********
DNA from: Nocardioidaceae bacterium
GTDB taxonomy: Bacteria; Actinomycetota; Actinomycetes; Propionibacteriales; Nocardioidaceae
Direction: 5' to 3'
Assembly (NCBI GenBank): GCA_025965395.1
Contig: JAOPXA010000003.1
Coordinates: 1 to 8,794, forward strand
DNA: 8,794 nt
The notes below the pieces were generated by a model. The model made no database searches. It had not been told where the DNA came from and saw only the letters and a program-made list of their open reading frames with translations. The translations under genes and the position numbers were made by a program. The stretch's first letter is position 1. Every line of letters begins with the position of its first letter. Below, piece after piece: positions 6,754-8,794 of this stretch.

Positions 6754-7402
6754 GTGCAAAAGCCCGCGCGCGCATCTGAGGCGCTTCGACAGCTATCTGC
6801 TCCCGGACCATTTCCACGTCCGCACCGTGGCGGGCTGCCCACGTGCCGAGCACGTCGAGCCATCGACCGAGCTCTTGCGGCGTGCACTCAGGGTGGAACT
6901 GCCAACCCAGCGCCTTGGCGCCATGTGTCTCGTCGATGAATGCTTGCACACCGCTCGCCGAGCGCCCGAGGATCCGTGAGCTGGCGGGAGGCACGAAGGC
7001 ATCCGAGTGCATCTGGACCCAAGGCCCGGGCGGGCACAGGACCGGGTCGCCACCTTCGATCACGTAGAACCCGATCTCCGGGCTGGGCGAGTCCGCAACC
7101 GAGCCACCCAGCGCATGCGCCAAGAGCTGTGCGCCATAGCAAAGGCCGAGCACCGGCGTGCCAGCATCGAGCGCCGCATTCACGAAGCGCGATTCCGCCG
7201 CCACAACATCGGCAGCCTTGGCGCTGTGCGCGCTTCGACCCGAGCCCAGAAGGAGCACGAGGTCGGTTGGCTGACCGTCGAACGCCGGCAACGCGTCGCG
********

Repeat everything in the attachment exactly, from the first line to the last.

DNA from: Nocardioidaceae bacterium
GTDB taxonomy: Bacteria; Actinomycetota; Actinomycetes; Propionibacteriales; Nocardioidaceae
Direction: 5' to 3'
Assembly (NCBI GenBank): GCA_025965395.1
Contig: JAOPXA010000003.1
Coordinates: 1 to 8,794, forward strand
DNA: 8,794 nt
The notes below the pieces were generated by a model. The model made no database searches. It had not been told where the DNA came from and saw only the letters and a program-made list of their open reading frames with translations. The translations under genes and the position numbers were made by a program. The stretch's first letter is position 1. Every line of letters begins with the position of its first letter. Below, piece after piece: positions 6,754-8,794 of this stretch.

Positions 6754-7402
6754 GTGCAAAAGCCCGCGCGCGCATCTGAGGCGCTTCGACAGCTATCTGC
6801 TCCCGGACCATTTCCACGTCCGCACCGTGGCGGGCTGCCCACGTGCCGAGCACGTCGAGCCATCGACCGAGCTCTTGCGGCGTGCACTCAGGGTGGAACT
6901 GCCAACCCAGCGCCTTGGCGCCATGTGTCTCGTCGATGAATGCTTGCACACCGCTCGCCGAGCGCCCGAGGATCCGTGAGCTGGCGGGAGGCACGAAGGC
7001 ATCCGAGTGCATCTGGACCCAAGGCCCGGGCGGGCACAGGACCGGGTCGCCACCTTCGATCACGTAGAACCCGATCTCCGGGCTGGGCGAGTCCGCAACC
7101 GAGCCACCCAGCGCATGCGCCAAGAGCTGTGCGCCATAGCAAAGGCCGAGCACCGGCGTGCCAGCATCGAGCGCCGCATTCACGAAGCGCGATTCCGCCG
7201 CCACAACATCGGCAGCCTTGGCGCTGTGCGCGCTTCGACCCGAGCCCAGAAGGAGCACGAGGTCGGTTGGCTGACCGTCGAACGCCGGCAACGCGTCGCG